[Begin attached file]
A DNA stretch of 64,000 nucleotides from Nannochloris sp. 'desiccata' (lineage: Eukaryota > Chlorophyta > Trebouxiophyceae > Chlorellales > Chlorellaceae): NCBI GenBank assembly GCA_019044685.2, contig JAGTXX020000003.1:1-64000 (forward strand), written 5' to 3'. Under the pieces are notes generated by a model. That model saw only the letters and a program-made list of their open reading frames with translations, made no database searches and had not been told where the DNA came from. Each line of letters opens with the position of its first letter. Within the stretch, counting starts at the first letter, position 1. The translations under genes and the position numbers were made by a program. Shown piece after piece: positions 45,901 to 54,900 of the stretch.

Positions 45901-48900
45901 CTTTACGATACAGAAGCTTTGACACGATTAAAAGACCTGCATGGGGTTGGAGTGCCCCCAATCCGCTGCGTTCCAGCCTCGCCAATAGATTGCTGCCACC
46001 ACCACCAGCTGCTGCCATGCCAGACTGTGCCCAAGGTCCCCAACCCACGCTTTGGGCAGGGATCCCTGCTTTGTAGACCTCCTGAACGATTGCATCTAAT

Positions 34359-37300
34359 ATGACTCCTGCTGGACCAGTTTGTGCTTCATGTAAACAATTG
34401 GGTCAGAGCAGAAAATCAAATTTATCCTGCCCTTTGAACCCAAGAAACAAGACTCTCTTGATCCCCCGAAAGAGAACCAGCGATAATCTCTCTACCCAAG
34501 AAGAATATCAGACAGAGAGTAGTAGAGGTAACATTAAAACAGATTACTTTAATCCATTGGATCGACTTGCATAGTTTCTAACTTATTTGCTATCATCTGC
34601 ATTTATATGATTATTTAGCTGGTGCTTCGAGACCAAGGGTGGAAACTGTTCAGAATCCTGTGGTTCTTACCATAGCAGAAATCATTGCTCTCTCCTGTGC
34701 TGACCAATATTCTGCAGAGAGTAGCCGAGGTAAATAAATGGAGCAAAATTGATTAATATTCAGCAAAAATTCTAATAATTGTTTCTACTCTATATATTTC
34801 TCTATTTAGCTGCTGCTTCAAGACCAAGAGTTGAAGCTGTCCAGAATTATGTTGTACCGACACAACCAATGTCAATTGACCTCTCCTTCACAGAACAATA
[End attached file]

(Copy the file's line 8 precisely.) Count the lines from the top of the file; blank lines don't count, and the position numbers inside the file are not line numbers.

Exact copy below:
34501 AAGAATATCAGACAGAGAGTAGTAGAGGTAACATTAAAACAGATTACTTTAATCCATTGGATCGACTTGCATAGTTTCTAACTTATTTGCTATCATCTGC